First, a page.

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Monday, September 8, 2014

ENTEROVIRUS D68 ( EV-D68 ) FACTS: WHAT YOU NEED TO KNOW

WHAT IS ENTEROVIRUS D68 (a.k.a. EV-D68)?

Enterovirus D68 (EV-D68) is one of many non-polio enteroviruses. Enterovirus D68 (EV-D68) infections are thought to occur less commonly than infections with other enteroviruses. EV-D68 was first identified in California in 1962. Compared with other enteroviruses, EV-D68 has been rarely reported in the United States for the last 40 years

(THIS RAISES A RED-FLAG SINCE IT IS OFFICIALLY REPORTED AS "RARE" AND NOW AS OF 9/8/14, THERE ARE  OVER 1000+ CASES!)

CURRENT STATES REPORTING / CDC INVESTIGATING EV-D68 ILLNESSES (UPDATED 9/8/14):

1. ALABAMA
2. COLORADO
3. GEORGIA
4. ILLINOIS
5. IOWA
6. KANSAS
7. KENTUCKY
8. MICHIGAN
9. MISSOURI
10. OHIO
11. OKLAHOMA
12. UTAH

Symptoms

  • EV-D68 has been reported to cause mild to severe respiratory illness. However, the full spectrum of EV-D68 illness is not well-defined.
  • Most people who are infected with non-polio enteroviruses do not get sick, or they only have mild illness. Symptoms of mild illness may include:
    • fever
    • runny nose, sneezing, cough
    • skin rash
    • mouth blisters
    • body and muscle aches
    Some non-polio enterovirus infections can cause
    • viral conjunctivitis,
    • hand, foot, and mouth disease,
    • viral meningitis (infection of the covering of the spinal cord and/or brain).
    Less commonly, a person may develop:
    • myocarditis (infection of the heart)
    • pericarditis (infection of the sac around the heart)
    • encephalitis (infection of the brain)
    • paralysis
    People who develop myocarditis may have heart failure and require long term care. Some people who develop encephalitis or paralysis may not fully recover.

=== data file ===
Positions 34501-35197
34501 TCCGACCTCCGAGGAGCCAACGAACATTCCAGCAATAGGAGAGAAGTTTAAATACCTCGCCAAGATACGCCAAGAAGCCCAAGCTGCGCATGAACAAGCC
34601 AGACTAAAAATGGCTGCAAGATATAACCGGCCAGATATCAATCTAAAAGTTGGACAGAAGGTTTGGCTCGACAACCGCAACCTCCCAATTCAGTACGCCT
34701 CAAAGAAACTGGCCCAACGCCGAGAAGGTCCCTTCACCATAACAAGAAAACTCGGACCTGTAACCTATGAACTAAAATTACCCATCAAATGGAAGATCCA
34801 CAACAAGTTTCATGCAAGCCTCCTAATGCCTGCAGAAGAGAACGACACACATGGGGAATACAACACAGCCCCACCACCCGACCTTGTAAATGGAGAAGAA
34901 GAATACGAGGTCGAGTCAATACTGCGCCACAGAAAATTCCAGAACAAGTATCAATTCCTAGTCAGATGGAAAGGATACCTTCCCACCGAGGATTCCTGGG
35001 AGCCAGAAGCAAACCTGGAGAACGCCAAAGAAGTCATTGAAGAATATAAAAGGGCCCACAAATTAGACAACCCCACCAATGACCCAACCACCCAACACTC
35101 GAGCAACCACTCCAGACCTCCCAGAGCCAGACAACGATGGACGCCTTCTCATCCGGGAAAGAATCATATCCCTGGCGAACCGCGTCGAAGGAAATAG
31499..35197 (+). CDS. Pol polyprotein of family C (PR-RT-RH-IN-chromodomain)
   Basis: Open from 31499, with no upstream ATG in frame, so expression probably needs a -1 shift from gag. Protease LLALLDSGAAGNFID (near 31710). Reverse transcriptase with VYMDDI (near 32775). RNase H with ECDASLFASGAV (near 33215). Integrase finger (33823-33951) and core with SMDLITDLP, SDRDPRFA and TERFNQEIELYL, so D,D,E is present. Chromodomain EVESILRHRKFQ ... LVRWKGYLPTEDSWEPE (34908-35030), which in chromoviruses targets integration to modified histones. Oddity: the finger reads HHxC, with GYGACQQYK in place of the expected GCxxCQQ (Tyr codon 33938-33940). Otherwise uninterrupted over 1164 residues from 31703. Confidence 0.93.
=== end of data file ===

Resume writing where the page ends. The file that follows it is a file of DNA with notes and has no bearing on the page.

Transmission

  • EV-D68 is not frequently identified, so it is less studied and the ways it spreads are not as well-understood as other enteroviruses. EV-D68 causes respiratory illness, and the virus can be found in respiratory secretions such as saliva, nasal mucus, or sputum. The virus likely spreads from person to person when an infected person coughs, sneezes, or touches contaminated surfaces.

Treatment

  • There is no specific treatment for EV-D68 infections.
    • Many infections will be mild and self-limited, requiring only treatment of the symptoms.
    • Some people with severe respiratory illness caused by EV-D68 may need to be hospitalized and receive intensive supportive therapy.
  • No antiviral medications are currently available for treating of EV-D68 infections.

Prevention

  • There are no vaccines for preventing EV-D68 infections.
  • You can help protect yourself from respiratory illnesses by following these steps:
    • Wash hands often with soap and water for 20 seconds, especially after changing diapers
    • Avoid touching eyes, nose and mouth with unwashed hands
    • Avoid kissing, hugging, and sharing cups or eating utensils with people who are sick
    • Disinfect frequently touched surfaces, such as toys and doorknobs, especially if someone is sick

Surveillance

  • U.S. healthcare professionals are not required to report known or suspected cases of EV-D68 infection to health departments because it is not a reportable disease in the United States. Also, CDC does not have a surveillance system that specifically collects information on EV-D68 infections.
  • No data is currently available regarding the overall burden of morbidity or mortality from EV-D68 in the United States. Any data CDC receives about EV-D68 infections or outbreaks are voluntarily provided by labs to CDC’s National Enterovirus Surveillance System (NESS). NESS collects limited data, focusing on circulating types of enteroviruses and parechoviruses.

Laboratory Testing

  • Many hospitals can test for enteroviruses, but they are probably not able to perform enterovirus typing. State health departments or CDC can be approached for typing.
  • CDC is working with state and local health departments and clinical and state laboratories to
    • enhance their capacity to identify and investigate outbreaks
    • perform diagnostic and molecular typing tests to improve detection of enteroviruses and enhance surveillance
INFORMATION SOURCE: CDC